Wound Care in a Home Health Care Setting

April 15, 2016 Published by

Many people, including home health care patients, suffer from hard-to-heal or complex wounds which can result from surgery, circulation disorders or diabetic ulcers. People with disabilities or with chronic illnesses that keep them in bed or in a wheelchair may also experience wounds caused by pressure on a specific part of the body. All these conditions can impact their quality of life.  Dealing with complex wounds with a mindful eye on optimizing quality of life for our patients is one of our specialties at Blossom Ridge Home Health and Hospice.

Many home health care patients benefit from the interventions of skilled nursing staff and wound care clinician (WCC). In fact, more than one-third of all home-care admissions are wound related, and home wound care has become one of the fastest growing needs and skills in home-care services.

Delivering wound care in the home differs dramatically from delivering it in the hospital. Given the complexity of wound care and the multiple factors that affect healing, home wound care is a challenge. Some patients have chronic conditions, such as diabetes or wounds or open sores that don’t heal easily. In other cases, the patient or caregiver is unable to change dressings. This is where skilling nursing expertise and wound care management comes into the picture.

 

Home Health Care Patients have Special Needs

Like other patients across the continuum of care, home-care wound patients require accurate and thorough wound assessment, as well as documentation that provides information about wound status and aids development of a plan that supports healing.

The plan of care must address the whole patient, not just the wound or wounds.  Skilled nursing staff and wound care coordinators take into account individual wound-care requirements, assistance the patient may need due to physical or mental deficits, and nutritional support. Additional factors that affect wound-care strategies include wound characteristics, family support, and insurance guidelines and reimbursement.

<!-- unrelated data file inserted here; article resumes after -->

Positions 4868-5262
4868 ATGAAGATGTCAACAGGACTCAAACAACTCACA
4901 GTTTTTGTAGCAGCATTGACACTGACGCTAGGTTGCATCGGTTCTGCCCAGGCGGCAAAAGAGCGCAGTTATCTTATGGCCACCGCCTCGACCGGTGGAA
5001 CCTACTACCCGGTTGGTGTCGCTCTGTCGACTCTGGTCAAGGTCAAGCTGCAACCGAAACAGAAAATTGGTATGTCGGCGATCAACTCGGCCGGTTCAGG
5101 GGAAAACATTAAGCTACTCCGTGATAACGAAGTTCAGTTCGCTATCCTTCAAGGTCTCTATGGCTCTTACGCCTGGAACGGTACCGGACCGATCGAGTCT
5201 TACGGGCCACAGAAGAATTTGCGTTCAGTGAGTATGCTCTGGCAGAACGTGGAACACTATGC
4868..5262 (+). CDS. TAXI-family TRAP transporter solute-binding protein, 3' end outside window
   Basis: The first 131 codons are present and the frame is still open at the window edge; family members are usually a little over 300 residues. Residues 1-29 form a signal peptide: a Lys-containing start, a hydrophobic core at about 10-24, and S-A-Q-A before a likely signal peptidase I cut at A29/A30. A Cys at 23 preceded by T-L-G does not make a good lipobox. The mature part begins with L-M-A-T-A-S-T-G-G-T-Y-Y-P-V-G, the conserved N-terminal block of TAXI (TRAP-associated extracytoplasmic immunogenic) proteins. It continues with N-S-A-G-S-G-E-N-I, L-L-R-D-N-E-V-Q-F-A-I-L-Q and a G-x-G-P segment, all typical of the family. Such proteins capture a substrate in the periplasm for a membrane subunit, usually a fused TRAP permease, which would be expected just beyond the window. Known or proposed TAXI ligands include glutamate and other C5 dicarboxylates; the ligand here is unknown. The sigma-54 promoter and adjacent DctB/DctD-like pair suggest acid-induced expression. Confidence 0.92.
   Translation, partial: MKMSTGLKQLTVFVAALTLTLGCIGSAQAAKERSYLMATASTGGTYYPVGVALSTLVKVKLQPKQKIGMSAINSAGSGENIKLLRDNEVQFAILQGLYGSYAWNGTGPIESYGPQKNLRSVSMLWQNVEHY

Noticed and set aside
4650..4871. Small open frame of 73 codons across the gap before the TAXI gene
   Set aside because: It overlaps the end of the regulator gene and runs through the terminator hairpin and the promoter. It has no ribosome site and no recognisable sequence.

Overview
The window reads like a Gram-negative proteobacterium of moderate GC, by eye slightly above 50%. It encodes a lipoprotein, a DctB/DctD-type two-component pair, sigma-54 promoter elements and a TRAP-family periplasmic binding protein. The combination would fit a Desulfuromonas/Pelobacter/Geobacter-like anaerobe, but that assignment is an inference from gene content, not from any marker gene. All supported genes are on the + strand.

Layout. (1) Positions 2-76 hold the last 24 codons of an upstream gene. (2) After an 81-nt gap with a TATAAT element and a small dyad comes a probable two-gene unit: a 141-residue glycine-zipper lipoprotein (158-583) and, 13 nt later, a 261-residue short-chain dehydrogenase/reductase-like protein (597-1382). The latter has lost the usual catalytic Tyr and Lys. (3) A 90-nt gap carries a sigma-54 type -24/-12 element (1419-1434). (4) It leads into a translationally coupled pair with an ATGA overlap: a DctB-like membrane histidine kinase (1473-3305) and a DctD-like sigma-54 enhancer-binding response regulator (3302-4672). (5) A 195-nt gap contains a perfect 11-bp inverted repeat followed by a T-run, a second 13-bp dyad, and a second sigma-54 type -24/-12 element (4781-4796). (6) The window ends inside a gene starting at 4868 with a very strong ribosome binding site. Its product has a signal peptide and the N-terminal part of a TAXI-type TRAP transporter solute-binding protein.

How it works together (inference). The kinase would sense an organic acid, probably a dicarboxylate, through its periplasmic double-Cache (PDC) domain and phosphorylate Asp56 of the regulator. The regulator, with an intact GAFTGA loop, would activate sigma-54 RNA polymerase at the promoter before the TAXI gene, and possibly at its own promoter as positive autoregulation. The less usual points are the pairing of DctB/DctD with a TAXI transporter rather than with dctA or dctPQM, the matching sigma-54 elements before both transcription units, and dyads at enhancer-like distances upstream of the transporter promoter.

Wound Care Means Working with a Health Care Team

Our skilled nursing staff specializes in wound care management in the home health care setting. This includes providing clinical expertise, working with other health care team members, and providing education.

  • Provides clinical expertise regarding wound and ostomy care to ensure delivery of the highest quality of care. This expertise helps reduce the need for readmissions to the emergency department (ED) for wound-related complications. The WCC also plays a vital role in product awareness, formu-lary development, and maintenance of cost-effective, evidence-based practice in the agency.
  • Works with other home health care team members,  serves as patient advocate, strengthening the relationship between patient and health care team members while promoting care coordination to help the patient achieve goals. Effective communication with the patient’s primary care pro­vider is essential to delivering the quality, research-based wound care.
  • Educates patients and family members about wound healing, dressing applications, and other interventions. Teaching families allows them to be involved in the patient’s care and start to take ownership of it. They also educates home health aides, who can play a vital role in preventing such problems as pressure ulcers and may be responsible for ensuring staff members.

 

Knowledge of Proper Wound Care is Essential in Home Health

Wound care knowledge and clinical expertise is essential for improving patient outcomes. Skilled nursing staff and wound care coordinators offer recommendations for care and supplies that are evidence based and reflect current best practices in wound care. These home health care workers play a vital role in managing the well being of a home health care patient.

 

Please contact us if you have questions about wound care and our skilled nursing staff.